MOD2: Modified the carbon control rods and newly designed ASA tail horns for the control surfaces of the V-tail to make steering directer and without play and binding.
MOD3: Added winglets to the main wings to try to improve the stability of the main wing and reduce the twisting forces when taking fast turns.
MOD4: Added A3super 3 Gyro from Hobbyeagle to improve stability and still to be able to use the ailerons as spoilerons to reduce landing distance.
A successful maiden flight. Good protection connection of the main wing, because I had a not so perfect grass landing, and on one wing part separated without any damage! There were some remarks from spectators about the flexibility of the main wing. They believed that the main wing would not hold, but it still does. A good gliding angle. I had to use the spoilerons to slow down the glider in the final landing phase to make it easier to land on the grass runway. After more flights and more wind, I experienced probably twisting of the main wing and in a low fast turn and had a crash, probable because of the twisting and some play on the V_tail steering. I had only to replace the tail carbon rod and glue some cracks in the fuselage and one of the wings. Impressive little damage after flying into the ground. I modified the steering for the V-tail and installed the HobbyEagle A3super 3 V2 programmable 6-axis gyro. Did some more test flying. This plane performs well but the rather large flexibility of the main wing in ASA remains a weakness, probably because of the different material properties between ASA and original by Kraga proposed PLA.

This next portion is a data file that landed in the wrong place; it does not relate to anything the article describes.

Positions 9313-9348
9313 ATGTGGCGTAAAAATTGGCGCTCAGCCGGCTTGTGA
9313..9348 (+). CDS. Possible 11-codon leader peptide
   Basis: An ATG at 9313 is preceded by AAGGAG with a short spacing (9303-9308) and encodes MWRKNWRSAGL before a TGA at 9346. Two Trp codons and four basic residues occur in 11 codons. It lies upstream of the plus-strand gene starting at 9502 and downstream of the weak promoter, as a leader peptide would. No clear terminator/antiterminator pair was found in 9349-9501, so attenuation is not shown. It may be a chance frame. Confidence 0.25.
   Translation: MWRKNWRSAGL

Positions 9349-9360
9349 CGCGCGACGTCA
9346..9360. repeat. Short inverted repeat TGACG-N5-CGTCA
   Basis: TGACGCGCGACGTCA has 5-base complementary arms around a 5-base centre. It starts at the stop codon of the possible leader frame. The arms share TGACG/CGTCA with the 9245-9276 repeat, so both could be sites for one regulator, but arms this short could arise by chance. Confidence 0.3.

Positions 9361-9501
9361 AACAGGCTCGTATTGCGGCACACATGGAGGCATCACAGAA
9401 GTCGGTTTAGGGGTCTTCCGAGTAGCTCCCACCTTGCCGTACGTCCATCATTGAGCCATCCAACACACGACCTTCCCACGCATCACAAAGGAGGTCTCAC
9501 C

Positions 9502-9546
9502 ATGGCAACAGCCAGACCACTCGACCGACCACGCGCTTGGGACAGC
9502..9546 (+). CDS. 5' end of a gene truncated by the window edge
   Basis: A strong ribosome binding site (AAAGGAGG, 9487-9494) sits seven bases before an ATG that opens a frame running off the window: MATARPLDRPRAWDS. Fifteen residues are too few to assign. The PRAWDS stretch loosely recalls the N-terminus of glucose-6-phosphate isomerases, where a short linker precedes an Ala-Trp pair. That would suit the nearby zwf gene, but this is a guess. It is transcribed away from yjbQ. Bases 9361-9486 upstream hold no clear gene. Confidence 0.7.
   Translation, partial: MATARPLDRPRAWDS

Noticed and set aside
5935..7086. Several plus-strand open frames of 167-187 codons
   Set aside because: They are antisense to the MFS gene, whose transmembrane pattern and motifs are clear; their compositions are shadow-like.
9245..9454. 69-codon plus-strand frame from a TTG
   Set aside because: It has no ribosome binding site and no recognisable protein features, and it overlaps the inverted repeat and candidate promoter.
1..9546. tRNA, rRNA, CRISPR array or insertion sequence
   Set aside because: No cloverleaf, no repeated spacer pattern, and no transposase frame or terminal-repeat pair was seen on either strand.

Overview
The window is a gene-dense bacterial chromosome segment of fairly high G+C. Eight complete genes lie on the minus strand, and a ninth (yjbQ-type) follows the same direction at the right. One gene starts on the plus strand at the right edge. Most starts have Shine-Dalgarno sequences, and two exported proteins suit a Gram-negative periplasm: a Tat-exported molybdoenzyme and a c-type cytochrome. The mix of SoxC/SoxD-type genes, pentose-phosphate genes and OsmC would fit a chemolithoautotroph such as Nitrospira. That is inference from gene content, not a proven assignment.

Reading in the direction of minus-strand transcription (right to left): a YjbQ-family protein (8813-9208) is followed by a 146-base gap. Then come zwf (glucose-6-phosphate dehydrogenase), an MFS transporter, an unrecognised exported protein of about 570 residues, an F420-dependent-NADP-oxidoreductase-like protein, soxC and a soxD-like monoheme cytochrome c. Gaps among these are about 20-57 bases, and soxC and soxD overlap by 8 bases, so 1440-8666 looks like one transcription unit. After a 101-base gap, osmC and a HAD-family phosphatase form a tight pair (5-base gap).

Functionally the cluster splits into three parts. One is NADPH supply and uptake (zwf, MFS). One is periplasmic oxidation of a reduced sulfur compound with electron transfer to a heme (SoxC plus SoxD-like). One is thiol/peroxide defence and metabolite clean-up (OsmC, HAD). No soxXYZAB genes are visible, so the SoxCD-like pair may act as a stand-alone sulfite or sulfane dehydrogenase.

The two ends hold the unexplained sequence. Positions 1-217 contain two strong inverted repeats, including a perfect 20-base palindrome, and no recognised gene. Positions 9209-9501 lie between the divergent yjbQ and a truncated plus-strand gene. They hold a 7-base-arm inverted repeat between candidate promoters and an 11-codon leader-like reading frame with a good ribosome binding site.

The Multiplex Heron is a high-performance electric glider with its efficiently designed t-tail, four-flap wing and streamlined fuselage bring precision to a broad spectrum of flying. Whether you enjoy lofty thermal soaring, high-speed aerial adventure, or spirited aerobatics, the Heron delivers the flying experience you crave. Its four-flap wing is equipped with an innovative CFRP/Aluminum tubular spar technology for extreme rigidity and stabilization, setting an entirely new standard for the 2.4-meter wingspan class. The glider has ultra-efficient brushless motor, servos, servo extensions. Designed of resilient Elapor® foam with a folding propeller, detachable wings, and tail wing for easy transport and stylishly designed cockpit with a clear canopy.
7 Control Functions: 2 Aileron, 2 Flaps, 1 Motor, 1 Elevator, 1 Rudder